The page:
I was under the impression that a group of people got together to raise funds to save KPLU from being taken over by the local primary NPR station, which had already filed an application. The concern was that they would mess with the balance between jazz and news. As I recall, the group raised $16 million!

    • This reply was modified 7 months, 2 weeks ago by semoochie.
    Andy Brown

    “On the issue of the sale of an NCE license, we may be confusing the sale of the license versus the โ€œsaleโ€ or transfer of a non-profit entity.”

    No one except perhaps for you is confused. Again (read the other post), licenses are not sold. Media reports often state that, but it is flat out false. Licenses are granted, reassigned, transferred or deleted. What are sold are the businesses that hold the license, aka the licensee.

    “you can purchase and assume control of a NCE station just as quickly as a commercial one.”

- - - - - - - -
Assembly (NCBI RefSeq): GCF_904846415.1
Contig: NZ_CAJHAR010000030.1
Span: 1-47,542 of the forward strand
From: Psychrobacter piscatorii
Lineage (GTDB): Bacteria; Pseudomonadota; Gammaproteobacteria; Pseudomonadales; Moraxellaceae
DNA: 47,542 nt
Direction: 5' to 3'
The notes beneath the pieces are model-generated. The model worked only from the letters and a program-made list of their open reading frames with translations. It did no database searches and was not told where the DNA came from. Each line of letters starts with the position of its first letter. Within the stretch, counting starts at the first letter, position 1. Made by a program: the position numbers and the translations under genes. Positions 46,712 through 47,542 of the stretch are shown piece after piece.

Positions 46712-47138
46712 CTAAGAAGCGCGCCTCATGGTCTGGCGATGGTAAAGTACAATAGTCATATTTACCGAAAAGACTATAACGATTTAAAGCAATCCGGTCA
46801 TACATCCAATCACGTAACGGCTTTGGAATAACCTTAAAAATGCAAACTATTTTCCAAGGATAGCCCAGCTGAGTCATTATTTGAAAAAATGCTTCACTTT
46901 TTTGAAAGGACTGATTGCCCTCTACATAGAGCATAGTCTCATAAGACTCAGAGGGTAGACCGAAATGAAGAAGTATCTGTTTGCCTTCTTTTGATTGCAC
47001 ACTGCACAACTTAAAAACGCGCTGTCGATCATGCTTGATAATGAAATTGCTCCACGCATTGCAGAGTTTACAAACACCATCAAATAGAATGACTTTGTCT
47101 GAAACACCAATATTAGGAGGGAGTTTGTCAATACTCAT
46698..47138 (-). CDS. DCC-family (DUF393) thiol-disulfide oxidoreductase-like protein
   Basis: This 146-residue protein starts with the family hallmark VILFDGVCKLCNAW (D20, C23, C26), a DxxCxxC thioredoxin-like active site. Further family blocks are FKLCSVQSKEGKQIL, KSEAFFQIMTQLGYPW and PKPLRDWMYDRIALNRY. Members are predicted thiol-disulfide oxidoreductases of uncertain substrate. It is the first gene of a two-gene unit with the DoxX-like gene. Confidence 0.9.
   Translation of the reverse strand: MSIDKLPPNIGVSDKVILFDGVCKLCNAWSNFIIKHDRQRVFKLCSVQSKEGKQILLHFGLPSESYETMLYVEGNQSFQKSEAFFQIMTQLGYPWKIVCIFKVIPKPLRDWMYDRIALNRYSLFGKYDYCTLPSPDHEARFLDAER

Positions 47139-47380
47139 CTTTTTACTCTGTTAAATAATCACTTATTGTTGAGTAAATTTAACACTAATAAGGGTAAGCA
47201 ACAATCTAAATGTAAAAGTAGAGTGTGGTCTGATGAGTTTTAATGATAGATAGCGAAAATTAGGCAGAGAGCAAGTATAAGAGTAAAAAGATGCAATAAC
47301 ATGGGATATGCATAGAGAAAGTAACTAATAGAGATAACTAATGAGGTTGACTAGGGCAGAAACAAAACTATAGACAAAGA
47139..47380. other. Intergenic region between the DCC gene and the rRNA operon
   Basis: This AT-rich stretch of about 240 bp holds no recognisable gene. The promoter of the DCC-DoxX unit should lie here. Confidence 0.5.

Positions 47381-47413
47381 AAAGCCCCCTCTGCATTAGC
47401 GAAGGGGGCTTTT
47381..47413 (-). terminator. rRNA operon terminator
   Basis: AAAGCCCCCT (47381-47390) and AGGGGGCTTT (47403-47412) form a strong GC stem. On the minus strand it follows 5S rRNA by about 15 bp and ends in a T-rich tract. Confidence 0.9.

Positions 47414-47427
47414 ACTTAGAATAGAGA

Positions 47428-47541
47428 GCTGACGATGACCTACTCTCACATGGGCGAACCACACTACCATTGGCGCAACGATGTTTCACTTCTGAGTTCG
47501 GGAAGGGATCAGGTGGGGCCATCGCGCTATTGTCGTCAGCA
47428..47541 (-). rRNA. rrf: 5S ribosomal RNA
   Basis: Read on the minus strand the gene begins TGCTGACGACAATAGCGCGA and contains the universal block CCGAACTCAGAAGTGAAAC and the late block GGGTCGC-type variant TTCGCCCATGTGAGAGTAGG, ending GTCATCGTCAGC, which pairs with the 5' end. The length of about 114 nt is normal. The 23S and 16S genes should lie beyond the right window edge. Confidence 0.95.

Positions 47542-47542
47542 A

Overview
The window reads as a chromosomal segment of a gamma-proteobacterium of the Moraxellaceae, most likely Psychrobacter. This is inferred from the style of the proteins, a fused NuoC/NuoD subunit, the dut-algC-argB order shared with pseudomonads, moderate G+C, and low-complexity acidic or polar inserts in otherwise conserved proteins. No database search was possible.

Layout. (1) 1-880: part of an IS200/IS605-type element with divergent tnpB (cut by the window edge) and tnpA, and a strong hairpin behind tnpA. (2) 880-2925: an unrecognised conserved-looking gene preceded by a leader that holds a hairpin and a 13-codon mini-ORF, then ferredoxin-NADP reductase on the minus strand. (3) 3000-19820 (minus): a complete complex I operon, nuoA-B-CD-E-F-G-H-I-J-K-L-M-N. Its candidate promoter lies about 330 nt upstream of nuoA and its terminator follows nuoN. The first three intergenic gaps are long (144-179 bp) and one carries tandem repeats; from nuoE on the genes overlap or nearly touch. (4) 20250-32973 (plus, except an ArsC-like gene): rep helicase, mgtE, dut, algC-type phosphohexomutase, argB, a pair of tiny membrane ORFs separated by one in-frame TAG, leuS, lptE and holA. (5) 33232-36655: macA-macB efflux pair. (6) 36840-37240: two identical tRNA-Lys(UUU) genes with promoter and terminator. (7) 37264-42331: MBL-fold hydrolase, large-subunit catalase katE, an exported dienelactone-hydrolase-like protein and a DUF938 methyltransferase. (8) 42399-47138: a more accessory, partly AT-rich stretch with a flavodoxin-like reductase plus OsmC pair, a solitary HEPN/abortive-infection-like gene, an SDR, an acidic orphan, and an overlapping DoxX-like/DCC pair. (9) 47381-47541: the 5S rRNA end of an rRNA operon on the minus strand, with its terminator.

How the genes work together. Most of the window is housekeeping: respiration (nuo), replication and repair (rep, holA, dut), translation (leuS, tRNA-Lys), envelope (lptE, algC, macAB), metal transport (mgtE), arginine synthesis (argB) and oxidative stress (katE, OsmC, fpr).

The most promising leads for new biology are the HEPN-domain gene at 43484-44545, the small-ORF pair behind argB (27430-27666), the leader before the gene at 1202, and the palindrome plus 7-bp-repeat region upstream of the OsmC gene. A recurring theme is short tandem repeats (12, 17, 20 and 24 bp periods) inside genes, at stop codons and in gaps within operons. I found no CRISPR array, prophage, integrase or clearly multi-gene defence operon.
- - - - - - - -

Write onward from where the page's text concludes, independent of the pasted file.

Not true. The transfer of a license or purchase of an existing broadcast business does not happen quickly. Not ever. Not in the commercial or non commercial cases. “Control of the license” (your text) is also a poor choice of words for those cases where a pre-sale LMA is put in place. You are mistaking this as the actual transfer, but it is not. This allows the potential assignee of the license to begin to put in place a new format overseen by new managers. They assume control of programming and production, and even may proceed with buying new equipment and installing it. However, during the pre-sale LMA they do not assume control of the license. They do not become the licensee until the parties have agreed to the sale in writing and submitted it to the FCC along with the appropriate forms about who the new licensee entity is owned and operated by. This takes on the order of one to three months depending on challenges, which you appear to be in the dark about. Public notice of the potential transfer of the license must be announced and published in public medium and there is a waiting period in which anyone may object to the transfer. Only after this period of time has passed without incident will the FCC take up the matter and grant the transfer.